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From Securities Regulation Daily, October 16, 2013

Mark Cuban not guilty of insider trading

By Mark S. Nelson, J.D.

Businessman Mark Cuban has been found not guilty by a jury hearing the SEC’s civil insider trading case against him. The SEC’s suit against Cuban in the federal court in Dallas alleged that he traded 600,000 shares or 6.3 percent (his entire holding) of Internet search engine ahead of a stock offering, thus avoiding $750,000 in potential losses. The court has now entered a judgment dismissing the case with prejudice (SEC v. Cuban, October 16, 2013, Fitzwater, S.).

Background. According to the SEC’s complaint,’s CEO was to invite Cuban to participate in a private investment in public equity (PIPE) transaction at the urging of investment bank Merriman Curhan Ford & Co.’s CEO was told to pitch the deal to Cuban by emphasizing the confidential nature of the PIPE deal so Cuban would know to keep the deal’s terms confidential.

During a phone call with’s CEO, Cuban allegedly agreed to keep their talk confidential. Cuban, however, allegedly got angry upon learning of the deal’s PIPE feature because of the tendency of PIPEs to dilute existing shareholders. Cuban allegedly said, “Well, now I'm screwed. I can't sell.” The CEO later emailed Cuban contact information to get more details of the PIPE deal. Within minutes of a follow-up phone call with the investment bank’s representative, Cuban allegedly told his broker to sell his entire stake. The SEC’s civil insider trading case ensued.

Jury verdict. The court instructed the jury on the seven elements the SEC needed to prove its misappropriation theory of insider trading against Cuban. Although the jury found that the SEC proved that Cuban engaged in conduct “in connection with the sale of a security” and that his conduct involved interstate commerce, the jury found the SEC did not meet its burden of proof on the remaining five elements of its case.

Specifically, the jury found the SEC failed to prove that Cuban got material, nonpublic information from about the company’s PIPE deal. Court records show that during deliberations, the jury asked the judge to clarify “Is there a ‘level’ of detail required” to show that information is public. The jury also asked if “any” information was sufficient or must “it be all information to make it public?” The judge merely directed the jury to review the court’s charge.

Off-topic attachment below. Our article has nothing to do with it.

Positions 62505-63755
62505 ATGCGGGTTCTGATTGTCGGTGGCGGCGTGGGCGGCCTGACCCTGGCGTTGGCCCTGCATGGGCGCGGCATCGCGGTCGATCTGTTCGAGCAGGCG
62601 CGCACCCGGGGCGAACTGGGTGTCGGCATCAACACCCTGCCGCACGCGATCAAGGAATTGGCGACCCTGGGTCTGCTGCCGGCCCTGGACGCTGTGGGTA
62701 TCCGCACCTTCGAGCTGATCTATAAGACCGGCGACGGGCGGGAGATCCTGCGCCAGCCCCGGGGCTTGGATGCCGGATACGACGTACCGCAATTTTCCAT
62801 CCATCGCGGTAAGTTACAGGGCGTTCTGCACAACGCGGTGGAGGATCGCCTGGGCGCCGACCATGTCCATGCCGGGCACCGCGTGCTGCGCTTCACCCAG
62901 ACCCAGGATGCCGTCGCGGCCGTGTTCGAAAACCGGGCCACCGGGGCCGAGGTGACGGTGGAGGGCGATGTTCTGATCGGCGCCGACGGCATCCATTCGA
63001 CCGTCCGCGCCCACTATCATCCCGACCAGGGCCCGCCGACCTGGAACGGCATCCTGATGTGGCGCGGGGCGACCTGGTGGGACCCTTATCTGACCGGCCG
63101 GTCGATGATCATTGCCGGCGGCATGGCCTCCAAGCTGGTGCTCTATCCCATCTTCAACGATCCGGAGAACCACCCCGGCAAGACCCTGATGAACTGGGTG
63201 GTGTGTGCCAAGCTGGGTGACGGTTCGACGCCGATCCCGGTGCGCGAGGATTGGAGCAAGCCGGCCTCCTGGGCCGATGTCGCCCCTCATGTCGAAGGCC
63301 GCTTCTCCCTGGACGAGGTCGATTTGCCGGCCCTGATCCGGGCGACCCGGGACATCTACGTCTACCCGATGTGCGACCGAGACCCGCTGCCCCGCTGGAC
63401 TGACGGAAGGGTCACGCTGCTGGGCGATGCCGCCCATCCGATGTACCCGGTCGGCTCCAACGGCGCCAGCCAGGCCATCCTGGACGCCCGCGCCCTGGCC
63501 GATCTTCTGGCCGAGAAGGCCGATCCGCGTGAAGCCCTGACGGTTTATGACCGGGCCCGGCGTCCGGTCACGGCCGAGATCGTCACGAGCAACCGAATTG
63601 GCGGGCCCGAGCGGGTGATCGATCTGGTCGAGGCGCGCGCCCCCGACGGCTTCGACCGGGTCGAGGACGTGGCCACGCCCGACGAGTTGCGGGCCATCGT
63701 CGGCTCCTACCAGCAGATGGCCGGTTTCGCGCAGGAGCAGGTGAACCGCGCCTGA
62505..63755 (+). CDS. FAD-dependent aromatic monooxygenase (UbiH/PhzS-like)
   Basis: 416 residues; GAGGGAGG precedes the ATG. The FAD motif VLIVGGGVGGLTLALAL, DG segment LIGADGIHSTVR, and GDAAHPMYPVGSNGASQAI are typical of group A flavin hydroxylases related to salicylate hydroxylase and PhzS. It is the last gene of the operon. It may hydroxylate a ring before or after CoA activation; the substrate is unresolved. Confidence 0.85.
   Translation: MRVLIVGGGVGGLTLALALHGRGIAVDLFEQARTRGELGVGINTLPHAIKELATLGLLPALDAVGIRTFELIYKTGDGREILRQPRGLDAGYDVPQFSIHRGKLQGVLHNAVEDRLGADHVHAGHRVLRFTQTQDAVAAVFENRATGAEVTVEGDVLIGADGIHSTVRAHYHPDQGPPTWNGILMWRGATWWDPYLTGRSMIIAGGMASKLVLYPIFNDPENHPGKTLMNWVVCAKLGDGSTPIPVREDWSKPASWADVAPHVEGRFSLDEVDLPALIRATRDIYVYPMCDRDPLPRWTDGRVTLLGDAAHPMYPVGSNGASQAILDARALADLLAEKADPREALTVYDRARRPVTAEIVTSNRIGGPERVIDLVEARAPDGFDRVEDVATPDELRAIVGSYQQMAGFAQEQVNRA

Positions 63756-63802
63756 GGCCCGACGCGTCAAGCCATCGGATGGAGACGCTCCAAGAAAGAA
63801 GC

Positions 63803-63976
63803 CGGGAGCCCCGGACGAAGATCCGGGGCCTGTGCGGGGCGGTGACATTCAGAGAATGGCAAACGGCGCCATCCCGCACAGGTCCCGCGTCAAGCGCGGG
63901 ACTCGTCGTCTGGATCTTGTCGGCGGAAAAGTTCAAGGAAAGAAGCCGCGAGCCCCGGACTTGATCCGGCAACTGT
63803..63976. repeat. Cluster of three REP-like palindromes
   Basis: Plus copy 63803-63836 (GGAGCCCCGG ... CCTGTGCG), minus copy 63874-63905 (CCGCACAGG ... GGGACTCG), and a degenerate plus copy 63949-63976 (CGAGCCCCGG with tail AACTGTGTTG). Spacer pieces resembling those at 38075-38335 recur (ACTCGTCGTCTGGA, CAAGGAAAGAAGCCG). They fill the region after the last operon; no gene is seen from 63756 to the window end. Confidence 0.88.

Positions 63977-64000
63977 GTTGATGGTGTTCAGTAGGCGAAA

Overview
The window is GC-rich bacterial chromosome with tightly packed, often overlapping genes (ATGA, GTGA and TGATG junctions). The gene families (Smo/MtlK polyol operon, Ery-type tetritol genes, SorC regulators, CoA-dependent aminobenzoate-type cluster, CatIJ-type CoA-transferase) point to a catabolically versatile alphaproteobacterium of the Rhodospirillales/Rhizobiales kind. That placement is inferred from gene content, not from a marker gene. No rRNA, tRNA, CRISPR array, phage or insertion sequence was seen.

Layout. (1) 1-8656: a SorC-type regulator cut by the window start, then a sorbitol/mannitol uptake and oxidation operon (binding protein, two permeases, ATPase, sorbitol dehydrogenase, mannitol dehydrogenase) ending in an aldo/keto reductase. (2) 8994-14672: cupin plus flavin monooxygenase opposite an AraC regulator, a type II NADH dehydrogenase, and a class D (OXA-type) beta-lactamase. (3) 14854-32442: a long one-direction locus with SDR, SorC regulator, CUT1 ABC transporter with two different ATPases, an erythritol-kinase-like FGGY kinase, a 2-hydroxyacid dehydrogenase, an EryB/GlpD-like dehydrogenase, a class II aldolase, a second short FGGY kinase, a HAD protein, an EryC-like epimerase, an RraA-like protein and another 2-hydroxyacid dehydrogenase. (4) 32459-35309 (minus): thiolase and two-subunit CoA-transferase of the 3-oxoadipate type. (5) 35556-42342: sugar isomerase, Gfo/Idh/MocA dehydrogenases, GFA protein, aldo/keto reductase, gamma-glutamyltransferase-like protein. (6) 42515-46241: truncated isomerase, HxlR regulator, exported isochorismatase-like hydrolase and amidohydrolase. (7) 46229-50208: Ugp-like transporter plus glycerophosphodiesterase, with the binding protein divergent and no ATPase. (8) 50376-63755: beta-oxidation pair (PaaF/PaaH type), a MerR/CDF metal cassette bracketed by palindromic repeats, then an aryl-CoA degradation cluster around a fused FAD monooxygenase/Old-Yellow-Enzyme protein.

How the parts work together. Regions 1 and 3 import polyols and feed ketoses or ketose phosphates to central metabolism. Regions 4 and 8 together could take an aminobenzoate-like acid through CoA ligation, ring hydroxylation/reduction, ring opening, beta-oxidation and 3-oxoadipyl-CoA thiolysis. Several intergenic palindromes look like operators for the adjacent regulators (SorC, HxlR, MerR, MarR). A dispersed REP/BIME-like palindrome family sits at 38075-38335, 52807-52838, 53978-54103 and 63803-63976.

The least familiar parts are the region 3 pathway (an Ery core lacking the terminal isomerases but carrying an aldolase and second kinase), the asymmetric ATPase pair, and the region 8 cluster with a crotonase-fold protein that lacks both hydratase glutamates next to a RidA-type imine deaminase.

Court filings show that the SEC and Cuban’s lawyers had wrangled over the definition of “nonpublic” prior to the court’s jury charge. The SEC asked to include language tracking the Second Circuit’s Contorinis opinion. Cuban opposed this language on policy grounds and because Contorinis involved “a unique fact pattern” and the market here had more specific information of the PIPE deal than did Cuban. The jury charge ultimately included language similar to Contorinis.

The court’s jury charge, in part, defined “nonpublic” to mean: “On the other hand, the confirmation by an insider of unconfirmed facts or rumors—even if reported in a newspaper—may itself be inside information. Information from a corporate insider that is more reliable or specific than public rumors is nonpublic information despite the existence of such rumors in the media or investment community.” The court added that it was up to the jury to decide if this type of information is material, nonpublic information.

Pre-trial publicity. In the months leading up to his trial, Cuban had asked the court for more time to question prospective jurors to mute the impact of expected publicity. Cuban specifically wanted prospective jurors to fill out a written questionnaire. He also wanted both his legal team and the SEC to have 30 minutes to directly question prospective jurors. If Cuban’s questionnaire option were rejected, he still wanted both sides to get 60 minutes for direct questions. The SEC opposed Cuban’s request because it believed the court’s existing process was sufficient.

The district court said that both Supreme Court and Fifth Circuit precedents give trial judges wide discretion to conduct voir dire. According to the court, its existing process would protect Cuban’s rights. The court also distinguished two other cases that used juror questionnaires, including one that involved jailed former Enron CEO Jeffrey Skilling, because these cases were even higher profile and were criminal cases. The court also said in a footnote that it would have denied Cuban’s request even if the SEC had not opposed it.

The case is No. 3:08-CV-2050-D.

Attorneys: Dean Conway for the SEC. Lyle Roberts (Brown Rudnick LLP), Christopher J. Clark (Latham & Watkins LLP), and Thomas M. Melsheimer (Fish & Richardson P.C.) for Mark Cuban.

Companies:; Merriman Curhan Ford & Co.

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